A lot of people suggest buying from the local fish market, but you can get fresh seafood at the supermarket more conveniently and for less. We all know that eating fish is part of a healthy diet.
It's easy to prepare and readily available at your local supermarket. But it's important to know what to look for to get the best taste and ensure your money is well spent. How should it smell? Should it be shiny or matte? What should you look for if the fish is already wrapped and not on ice? Because it can be confusing, almost half of all Americans seldom eat fish at home! Here are my tips for buying fresh:
Fresh Seafood on The Nose
Fresh fish has no smell at all. If you smell any fishy odor, run the other way. The area should smell fresh. If wrapped in plastic, simply press it against your nose to see if it's odor-free. There should be no liquid in the package.
Also, don't forget to check for texture.
When buying fillets, always look for a firm texture. Anything flaky or mushy or beginning to fall apart should be avoided. Look for bright shine and never matte. Choose skin-on rather than skinless because the skin helps retain moisture when cooking.
When buying whole fish, always look for clear eyes and gills. Saltwater fish may smell like the sea while freshwater fish should smell clean. Most of us avoid purchasing whole fish, but they are always the best value per pound, so don't be lazy. Prep is pretty simple, just look online for instructions and video. If you are purchasing swordfish or tuna, look for reddish bloodlines, never brown no matter what price they are.
If you are purchasing salmon, it is one of the most popular choices and you will typically see several types like wild or white. Seasons vary by variety so be careful and look for red if wild and orange if farm-raised. Again, the texture is very important.
Shell on Is Best
To buy shrimp, shell-on is the best choice because shell-off means it is processed. Remember, cooking in the shell provides the flavor of any broth.
When buying scallops, look for dry and very firm. If you're purchasing mussels or clams, look for closed shells and use the nose test here. Tilapia is a real value purchase for the budget shopper, but remember to look for red bloodlines.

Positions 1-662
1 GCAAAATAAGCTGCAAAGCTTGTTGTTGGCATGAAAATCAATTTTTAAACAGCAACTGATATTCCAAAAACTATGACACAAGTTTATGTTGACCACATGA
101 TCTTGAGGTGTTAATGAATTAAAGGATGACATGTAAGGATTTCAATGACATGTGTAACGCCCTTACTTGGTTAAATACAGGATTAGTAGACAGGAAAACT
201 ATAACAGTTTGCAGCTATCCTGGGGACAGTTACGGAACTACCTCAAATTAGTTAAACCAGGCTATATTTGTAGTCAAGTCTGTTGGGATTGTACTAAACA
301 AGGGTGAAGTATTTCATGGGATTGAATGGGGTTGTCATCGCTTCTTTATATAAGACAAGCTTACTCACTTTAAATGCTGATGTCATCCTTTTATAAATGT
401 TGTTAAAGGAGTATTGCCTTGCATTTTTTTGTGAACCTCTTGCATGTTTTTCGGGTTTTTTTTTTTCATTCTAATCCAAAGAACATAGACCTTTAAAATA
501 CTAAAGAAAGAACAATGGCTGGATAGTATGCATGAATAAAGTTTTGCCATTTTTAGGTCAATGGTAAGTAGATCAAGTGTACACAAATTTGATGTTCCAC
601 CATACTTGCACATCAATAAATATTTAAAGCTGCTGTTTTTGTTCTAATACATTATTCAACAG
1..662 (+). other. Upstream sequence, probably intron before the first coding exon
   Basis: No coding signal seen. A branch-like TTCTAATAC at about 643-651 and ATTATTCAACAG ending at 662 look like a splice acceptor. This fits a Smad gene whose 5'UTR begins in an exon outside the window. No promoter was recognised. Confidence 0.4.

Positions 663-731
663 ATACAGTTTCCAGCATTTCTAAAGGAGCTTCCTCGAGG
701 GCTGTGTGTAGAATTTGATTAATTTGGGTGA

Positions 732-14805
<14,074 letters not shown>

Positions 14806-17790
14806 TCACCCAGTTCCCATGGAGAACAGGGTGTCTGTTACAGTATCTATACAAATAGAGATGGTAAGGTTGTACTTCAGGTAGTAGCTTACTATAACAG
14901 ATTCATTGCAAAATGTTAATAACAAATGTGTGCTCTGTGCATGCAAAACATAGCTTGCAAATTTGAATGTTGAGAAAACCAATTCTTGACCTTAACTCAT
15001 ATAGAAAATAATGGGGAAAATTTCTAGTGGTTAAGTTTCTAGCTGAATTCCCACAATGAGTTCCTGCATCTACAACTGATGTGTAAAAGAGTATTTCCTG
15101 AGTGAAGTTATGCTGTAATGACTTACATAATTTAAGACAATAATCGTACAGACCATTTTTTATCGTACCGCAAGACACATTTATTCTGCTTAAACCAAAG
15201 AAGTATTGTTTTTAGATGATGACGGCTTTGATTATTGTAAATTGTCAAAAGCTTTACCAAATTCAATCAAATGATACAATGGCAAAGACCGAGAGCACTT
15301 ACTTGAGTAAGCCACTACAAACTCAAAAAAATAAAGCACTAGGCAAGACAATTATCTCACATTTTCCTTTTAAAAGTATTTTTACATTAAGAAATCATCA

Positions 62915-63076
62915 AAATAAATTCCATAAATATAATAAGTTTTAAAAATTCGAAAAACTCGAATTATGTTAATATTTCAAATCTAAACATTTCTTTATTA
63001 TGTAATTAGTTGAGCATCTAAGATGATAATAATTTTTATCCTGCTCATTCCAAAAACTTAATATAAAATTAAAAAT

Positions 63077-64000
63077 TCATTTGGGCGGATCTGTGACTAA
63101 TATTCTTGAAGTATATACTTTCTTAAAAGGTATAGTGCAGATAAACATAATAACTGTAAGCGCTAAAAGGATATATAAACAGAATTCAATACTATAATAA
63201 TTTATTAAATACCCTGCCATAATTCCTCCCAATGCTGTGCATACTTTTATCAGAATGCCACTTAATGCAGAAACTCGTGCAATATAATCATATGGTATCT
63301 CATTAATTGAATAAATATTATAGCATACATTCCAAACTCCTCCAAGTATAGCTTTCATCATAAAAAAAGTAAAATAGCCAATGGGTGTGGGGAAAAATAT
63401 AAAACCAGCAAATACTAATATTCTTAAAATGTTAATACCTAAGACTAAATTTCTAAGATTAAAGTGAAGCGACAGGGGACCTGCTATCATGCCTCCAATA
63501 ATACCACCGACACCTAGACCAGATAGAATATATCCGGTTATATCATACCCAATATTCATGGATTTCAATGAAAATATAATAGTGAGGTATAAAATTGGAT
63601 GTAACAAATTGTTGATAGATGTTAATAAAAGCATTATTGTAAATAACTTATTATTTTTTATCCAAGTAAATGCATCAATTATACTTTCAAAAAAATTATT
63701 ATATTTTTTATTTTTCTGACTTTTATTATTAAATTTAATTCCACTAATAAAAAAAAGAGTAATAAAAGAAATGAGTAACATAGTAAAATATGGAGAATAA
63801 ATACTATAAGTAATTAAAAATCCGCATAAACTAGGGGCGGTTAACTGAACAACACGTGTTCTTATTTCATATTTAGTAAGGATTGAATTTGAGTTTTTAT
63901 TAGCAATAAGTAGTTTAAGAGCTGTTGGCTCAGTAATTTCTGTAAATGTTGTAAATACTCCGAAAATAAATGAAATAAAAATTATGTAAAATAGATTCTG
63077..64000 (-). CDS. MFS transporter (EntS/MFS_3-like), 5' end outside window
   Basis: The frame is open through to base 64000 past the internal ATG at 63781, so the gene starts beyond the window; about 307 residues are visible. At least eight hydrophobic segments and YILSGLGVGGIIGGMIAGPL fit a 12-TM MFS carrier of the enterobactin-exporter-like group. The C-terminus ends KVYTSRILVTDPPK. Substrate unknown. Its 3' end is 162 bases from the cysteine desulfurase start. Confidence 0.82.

Haddock is the perfect choice for baking and takes on other flavors well when cooking. Look for white color and flakiness.
Always have your fresh fish wrapped well and with crushed ice to keep it cold!
When looking for shellfish like lobster or crab, buy live to ensure freshness.
Ask your grocer what day the fresh seafood arrives in the store so you know when to shop.
Still getting fresh seafood on a budget can be a challenge.
Here are some tips to save money:
Frozen is often just as good as “fresh” and can cost 40% less. If you don't need it for tonight's dinner, consider buying frozen. After all, “fresh” seafood can be frozen while on the boat or stored on ice during transport.
Salmon, tuna, and halibut cost more because they are popular choices and aren't always available year-round. Try some different types of fish and save. If you enjoy white fish, try whiting or pollock. If you like oily varieties, consider mackerel. Or ask the seafood manager for recommendations and look on the web for new recipes to try.
Some types of seafood are bargains when canned. Try clams, salmon, or tuna for your recipes.
Sometimes buying something similar, but less expensive, will work just as well in your recipes. For example, try salad shrimp for shrimp tacos or appetizers. Or try surimi (imitation crab meat) in a seafood quiche.
Mixed bags of frozen seafood are great for paella or stew.
When buying smoked salmon, buy the trim (the odds and ends left over) which can be half the cost of regular smoked salmon.
Don't buy just because an item’s on sale, but take the opportunity to buy what you need when the prices are reduced. Buy often to ensure freshness, or plan to buy frozen.
Fresh seafood choices (or even frozen or canned) allow creativity as well as a touch of gourmet to round out your weekly menu. Consider whiting, porgy, fluke or flounder, and others for a great variety.
Know Your Fresh Seafood Portions
A 6-ounce fish fillet is about the size of a can of tuna when raw. When cooked it will weigh about 4.5 ounces. Allow 12 ounces per portion uncooked for whole fish, 10 ounces for raw-dressed (headless), and 8 ounces for bone-in fish steaks.
This article was originally published by Wealth of Geeks.